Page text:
There are many possibilities for how we might interpret our relations to Magonia the Hyperobject. As I have suggested before, on this model, it is possible that Magonia is something we have unwittingly brought into being by our interactions with the environment, much like we may have brought the Anthropocene or climate change as hyperobjects into being by our interactions with the environment. That would make sense of the steep uptick of UFO reports that has happened in the last three-quarters of a century. We might, however, entertain that we have always been constituents of Magonia, but our more recent forays into the skies, atomic warfare, and host of other technological game-changers have caused the uber-organism to release something of an immune response; Magonia is adjusting itself, trying to restore homeostasis, after some of its constituents have over-stepped their role in the organic whole. Magonia does this by honing our lifeworld in a direction necessary for its equilibrium. This hypothesis would explain both why there have always between occasional adjustments by Magonia (the cycles of mythologizaton/de-mythologization) and why the homeostatic efforts seem to have increased in the last several decades.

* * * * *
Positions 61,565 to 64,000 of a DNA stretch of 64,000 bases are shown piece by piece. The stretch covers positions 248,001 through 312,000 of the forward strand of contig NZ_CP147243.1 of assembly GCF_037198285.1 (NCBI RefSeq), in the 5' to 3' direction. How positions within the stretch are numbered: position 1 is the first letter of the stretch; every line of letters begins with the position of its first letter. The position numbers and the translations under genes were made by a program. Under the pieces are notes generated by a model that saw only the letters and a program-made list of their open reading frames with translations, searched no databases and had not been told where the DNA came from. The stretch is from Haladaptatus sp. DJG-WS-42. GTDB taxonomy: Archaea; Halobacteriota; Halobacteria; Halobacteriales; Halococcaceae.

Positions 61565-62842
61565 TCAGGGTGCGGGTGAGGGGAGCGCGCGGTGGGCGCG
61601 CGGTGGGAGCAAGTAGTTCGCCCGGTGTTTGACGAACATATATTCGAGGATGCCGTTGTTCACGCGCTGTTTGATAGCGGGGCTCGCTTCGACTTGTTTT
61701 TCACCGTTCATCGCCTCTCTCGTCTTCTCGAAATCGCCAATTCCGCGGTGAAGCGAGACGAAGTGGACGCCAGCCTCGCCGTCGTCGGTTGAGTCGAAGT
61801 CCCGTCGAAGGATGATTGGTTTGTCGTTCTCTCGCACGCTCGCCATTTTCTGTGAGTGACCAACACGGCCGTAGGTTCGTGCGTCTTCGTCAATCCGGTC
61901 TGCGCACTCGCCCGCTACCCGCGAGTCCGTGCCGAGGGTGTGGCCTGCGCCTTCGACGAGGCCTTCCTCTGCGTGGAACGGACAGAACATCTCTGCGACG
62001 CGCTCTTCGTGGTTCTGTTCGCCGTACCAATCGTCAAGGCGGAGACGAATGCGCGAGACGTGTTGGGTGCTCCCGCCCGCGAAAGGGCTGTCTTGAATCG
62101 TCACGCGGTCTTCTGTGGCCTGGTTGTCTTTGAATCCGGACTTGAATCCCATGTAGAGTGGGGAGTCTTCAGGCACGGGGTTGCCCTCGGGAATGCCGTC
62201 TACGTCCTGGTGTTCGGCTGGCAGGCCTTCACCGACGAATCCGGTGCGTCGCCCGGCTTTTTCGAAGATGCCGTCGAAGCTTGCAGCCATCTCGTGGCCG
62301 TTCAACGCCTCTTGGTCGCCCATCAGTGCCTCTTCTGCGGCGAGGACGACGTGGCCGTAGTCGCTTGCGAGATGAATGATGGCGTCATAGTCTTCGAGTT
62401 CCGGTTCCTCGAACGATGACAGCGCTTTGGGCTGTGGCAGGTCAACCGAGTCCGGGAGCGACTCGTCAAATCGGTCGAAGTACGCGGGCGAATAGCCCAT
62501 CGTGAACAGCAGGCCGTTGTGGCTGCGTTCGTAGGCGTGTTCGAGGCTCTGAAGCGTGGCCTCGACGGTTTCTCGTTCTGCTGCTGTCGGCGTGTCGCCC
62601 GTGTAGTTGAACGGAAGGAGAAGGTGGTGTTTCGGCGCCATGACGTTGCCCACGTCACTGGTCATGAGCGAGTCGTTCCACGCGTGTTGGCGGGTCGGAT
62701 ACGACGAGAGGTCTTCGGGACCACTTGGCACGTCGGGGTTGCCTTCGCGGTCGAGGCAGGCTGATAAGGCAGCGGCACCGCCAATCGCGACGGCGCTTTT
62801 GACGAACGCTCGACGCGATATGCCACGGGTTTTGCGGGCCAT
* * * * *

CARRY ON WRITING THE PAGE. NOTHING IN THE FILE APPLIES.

That is all rank speculation, and I can do little more to motivate any of those hypotheses. Attempts to get to what is in the Uber-Umwelt are always suspect. What I do find significant, however, is that this approach to the UFO phenomenon begins to move us toward a sort of re-enchantment of nature. By enchantment, I do not mean the disposition to believe that there is a fairy in every hedgerow. As I have pointed out elsewhere, Plato and Aristotle are pretty dismissive of that sort of talk, but they certainly have an enchanted view of nature. On their view, the natural world is an interlocking system of hierarchies, wherein each cosmic level is “moved” cognitively by the rational desirability of the next higher level of the cosmos. That is, Plato and Aristotle (though they differ in the details, and there are important differences between their views and what I am pushing in this essay) saw the cosmos as a system of embedded cognitive control systems (divinities), terminating in a single unifying being, i.,e., Plato’s The Good and Aristotle’s The God. For the Platonic-Aristotelian school, the cosmos is enchanted in the sense that all levels of being are “desirous” of the next level above, and they are therefore directed by that level. To understand nature, for these Greeks, requires us to take into account this quasi-conscious aspect of everything which is the moving principle of the universe as a whole. The cosmos is not indifferent, but contemplative and desirous. Each level of intelligibility doesn't necessarily have the interests of its constituents "in mind," but its own as it moves toward the next higher level. Nevertheless, the doings of each divinity serve the balance of the cosmic whole. Of course, all of that is hard to swallow for those of us who have been reared in the mechanistic obsessions of the Enlightenment, but the UFO understood through the lens of CH (at least as I have developed it here) goes some way toward suggesting that Plato and Aristotle may not have been as far wrong as their early modern critics thought. If we are indeed constituents of a hyperobject guiding us by cognitive suggestion, then we have some support for a revised version of Platonic-Aristotelian cosmology.